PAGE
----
Musick: Notre Dame whiffs on the biggest stage

Caption
Alabama's Eddie Lacy tries to get past Notre Dame's Manti Te'o during the first half of the BCS National Championship college football game Monday, Jan. 7, 2013, in Miami. (AP Photo/John Bazemore)

Big stage, this is Notre Dame. Notre Dame, this is big stage.

You two have met before, right?

Let’s hope that you don’t part ways for another generation after Monday’s lopsided BCS title game.

On the biggest stage in college football, Notre Dame had a chance to return to greatness in the national championship game against Alabama. But by missing tackle after tackle (after tackle after tackle), the Fighting Irish missed a golden opportunity to prove they belonged.

The final score was every bit as one-sided as the matchup: Alabama 42, Notre Dame 14.

That’s too bad.

Because college football is better off when Notre Dame is a legitimate title contender. The sport is much more exciting when the squad from South Bend, Ind., can stand up to the studs of the Southeastern Conference.

In the run-up to kickoff Monday, I was foolish enough to think Notre Dame would provide Alabama with a great challenge, if not a stunning upset. You know, great defense, luck of the Irish, and so on.

Then a harsh reality arrived faster than an alarm clock at 4 a.m.

On the game’s opening series, Alabama sliced through the middle of the top-ranked Irish defense with a five-play, 82-yard touchdown drive in less than 3 minutes. It got worse before it got better.

Just kidding. It never got better.

Imagine how much fun a hard-fought game could have been between the sport’s Nos. 1 and 2 teams. Imagine Notre Dame trailing by a point or two and lining up for a potential game-winning drive.

At this point, all we can do is imagine.

Those who despise the Irish will have plenty of chances to take their shots in the coming days. They were outplayed and outcoached in every phase of the game – except punting, maybe.

But admit it: Even if you hate Notre Dame, you’d prefer that they matter.

No team in college football is more polarizing.

The Irish are like a political party or a favorite brand of toothpaste (wait, you don’t get fired up about toothpaste?). College football fans tend to love the Irish or hate the Irish with no space in between.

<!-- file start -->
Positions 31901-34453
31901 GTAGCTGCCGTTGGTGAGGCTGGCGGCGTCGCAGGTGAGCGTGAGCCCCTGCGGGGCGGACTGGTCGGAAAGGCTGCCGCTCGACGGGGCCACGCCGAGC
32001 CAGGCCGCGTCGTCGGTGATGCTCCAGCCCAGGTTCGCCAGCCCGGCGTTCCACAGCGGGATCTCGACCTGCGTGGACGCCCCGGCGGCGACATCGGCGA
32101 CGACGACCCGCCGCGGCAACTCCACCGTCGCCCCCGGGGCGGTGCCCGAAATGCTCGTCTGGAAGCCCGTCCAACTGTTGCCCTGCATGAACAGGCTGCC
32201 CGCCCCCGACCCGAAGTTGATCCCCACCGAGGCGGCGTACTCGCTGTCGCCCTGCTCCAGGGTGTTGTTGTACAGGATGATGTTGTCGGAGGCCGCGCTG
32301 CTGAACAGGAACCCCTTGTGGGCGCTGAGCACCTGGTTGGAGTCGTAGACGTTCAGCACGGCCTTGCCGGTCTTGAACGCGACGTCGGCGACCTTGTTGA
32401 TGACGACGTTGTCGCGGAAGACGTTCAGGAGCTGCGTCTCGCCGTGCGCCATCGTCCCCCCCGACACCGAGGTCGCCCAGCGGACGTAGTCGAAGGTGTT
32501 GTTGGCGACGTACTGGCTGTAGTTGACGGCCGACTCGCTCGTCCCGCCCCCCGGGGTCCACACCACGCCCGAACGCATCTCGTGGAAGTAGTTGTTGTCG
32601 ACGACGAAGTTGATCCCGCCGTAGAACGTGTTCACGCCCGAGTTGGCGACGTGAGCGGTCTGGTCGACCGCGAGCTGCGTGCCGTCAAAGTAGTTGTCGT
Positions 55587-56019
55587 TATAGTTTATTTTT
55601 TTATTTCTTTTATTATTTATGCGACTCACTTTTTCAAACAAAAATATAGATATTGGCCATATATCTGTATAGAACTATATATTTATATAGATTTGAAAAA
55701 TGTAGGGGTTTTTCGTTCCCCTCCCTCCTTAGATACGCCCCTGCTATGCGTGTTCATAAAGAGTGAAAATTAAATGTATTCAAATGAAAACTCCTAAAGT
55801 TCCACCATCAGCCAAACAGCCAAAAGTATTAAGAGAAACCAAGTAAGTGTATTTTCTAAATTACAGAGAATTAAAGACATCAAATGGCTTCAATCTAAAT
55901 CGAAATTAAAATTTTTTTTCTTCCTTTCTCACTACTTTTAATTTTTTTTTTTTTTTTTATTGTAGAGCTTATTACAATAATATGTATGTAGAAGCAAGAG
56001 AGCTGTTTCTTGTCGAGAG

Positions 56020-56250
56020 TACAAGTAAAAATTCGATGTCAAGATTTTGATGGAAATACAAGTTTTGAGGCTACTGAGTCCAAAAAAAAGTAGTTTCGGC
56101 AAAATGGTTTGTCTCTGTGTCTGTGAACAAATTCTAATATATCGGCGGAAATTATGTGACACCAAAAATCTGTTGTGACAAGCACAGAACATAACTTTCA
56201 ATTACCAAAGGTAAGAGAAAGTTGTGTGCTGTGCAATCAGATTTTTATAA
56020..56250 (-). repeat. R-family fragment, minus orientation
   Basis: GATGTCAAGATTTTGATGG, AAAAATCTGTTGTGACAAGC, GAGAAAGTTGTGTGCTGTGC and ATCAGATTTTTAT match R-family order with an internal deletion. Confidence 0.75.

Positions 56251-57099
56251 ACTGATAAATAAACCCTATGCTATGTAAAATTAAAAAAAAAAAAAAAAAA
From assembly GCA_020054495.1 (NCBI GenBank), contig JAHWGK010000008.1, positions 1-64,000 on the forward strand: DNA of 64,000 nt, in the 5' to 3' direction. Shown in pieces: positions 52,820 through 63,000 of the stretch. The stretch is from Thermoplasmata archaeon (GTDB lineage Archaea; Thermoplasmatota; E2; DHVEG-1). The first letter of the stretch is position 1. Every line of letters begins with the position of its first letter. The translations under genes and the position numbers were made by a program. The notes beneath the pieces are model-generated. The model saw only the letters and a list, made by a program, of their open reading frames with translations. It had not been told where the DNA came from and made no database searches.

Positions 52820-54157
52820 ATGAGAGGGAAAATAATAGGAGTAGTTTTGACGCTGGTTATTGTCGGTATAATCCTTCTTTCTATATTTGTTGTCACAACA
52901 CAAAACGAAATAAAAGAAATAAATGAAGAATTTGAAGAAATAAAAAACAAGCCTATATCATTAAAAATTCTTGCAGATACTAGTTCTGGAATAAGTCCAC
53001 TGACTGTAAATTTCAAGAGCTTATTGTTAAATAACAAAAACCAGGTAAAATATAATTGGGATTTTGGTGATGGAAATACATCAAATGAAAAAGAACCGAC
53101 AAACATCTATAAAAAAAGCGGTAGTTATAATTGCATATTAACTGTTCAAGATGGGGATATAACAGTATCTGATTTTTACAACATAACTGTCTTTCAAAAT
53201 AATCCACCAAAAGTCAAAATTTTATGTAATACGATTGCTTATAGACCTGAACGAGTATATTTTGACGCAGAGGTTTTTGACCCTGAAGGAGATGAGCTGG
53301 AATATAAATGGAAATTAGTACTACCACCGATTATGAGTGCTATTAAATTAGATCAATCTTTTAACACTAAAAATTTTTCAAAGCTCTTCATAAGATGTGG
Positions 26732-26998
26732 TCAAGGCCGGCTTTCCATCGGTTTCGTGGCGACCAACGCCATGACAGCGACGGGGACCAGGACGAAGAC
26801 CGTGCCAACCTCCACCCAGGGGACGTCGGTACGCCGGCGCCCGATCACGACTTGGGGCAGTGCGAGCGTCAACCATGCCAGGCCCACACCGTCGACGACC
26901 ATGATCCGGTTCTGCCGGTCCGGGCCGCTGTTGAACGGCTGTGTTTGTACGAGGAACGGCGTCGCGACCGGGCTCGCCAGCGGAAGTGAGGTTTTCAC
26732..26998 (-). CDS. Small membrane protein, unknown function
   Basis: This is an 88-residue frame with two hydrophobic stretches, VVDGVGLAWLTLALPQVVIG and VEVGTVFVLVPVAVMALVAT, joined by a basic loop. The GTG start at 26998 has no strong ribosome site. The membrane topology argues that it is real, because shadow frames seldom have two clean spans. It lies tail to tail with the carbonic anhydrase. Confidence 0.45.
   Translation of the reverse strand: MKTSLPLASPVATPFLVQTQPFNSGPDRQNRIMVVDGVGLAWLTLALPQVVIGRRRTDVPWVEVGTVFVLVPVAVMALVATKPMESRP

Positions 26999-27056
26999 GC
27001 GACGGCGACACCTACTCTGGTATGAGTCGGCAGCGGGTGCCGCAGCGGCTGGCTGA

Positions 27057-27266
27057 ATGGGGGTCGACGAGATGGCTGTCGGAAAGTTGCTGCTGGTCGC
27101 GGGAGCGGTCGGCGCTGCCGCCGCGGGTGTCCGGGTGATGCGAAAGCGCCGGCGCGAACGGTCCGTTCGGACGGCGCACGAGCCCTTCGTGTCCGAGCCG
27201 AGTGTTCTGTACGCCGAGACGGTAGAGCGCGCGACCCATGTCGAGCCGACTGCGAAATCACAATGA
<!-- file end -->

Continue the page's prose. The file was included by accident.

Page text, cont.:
Yet after the mid-1990s, it became harder to love (or hate) a so-so Irish team. Apathy crept in.

For nearly 20 years, Notre Dame watched at home like the rest of us while teams mostly from the southeast and the west coast battled for championships. The most recent team from the Midwest to win a title was the 2002 Ohio State Buckeyes – it now has been a decade and counting.

Before kickoff Monday, I reflected on my first and only trip to see Notre Dame play.

It was 1995, less than two years after Notre Dame’s narrow loss in the NCAA championship game. The Irish were hosting Navy as part of the schools’ storied rivalry.

Before kickoff, the stadium’s public-address announcer told us the wind-chill factor: 7 degrees.

Everyone in the stands went crazy. Then again, they were crazy.

The next three-plus hours were mostly a blur. Players crunched into each other. The band blasted the fight song. Students raised each other in the air for push-ups after every Irish touchdown.

In the second half, Notre Dame quarterback Ron Powlus broke his arm. The Irish won without him.

Everybody went home happy.

That memory is almost two decades old.

Against Alabama, the Irish had an opportunity to play like champions once again. This wasn’t a Knute Rockne speech in black and white or an old VHS game tape starring Tony Rice and Tim Brown.

This was Notre Dame football in the 21st century. This was Manti Te’o on your 1080p LCD screen.

And they blew it. Big time.

Write to Northwest Herald sportswriter Tom Musick at tmusick@shawmedia.com or follow him on Twitter at @tcmusick.

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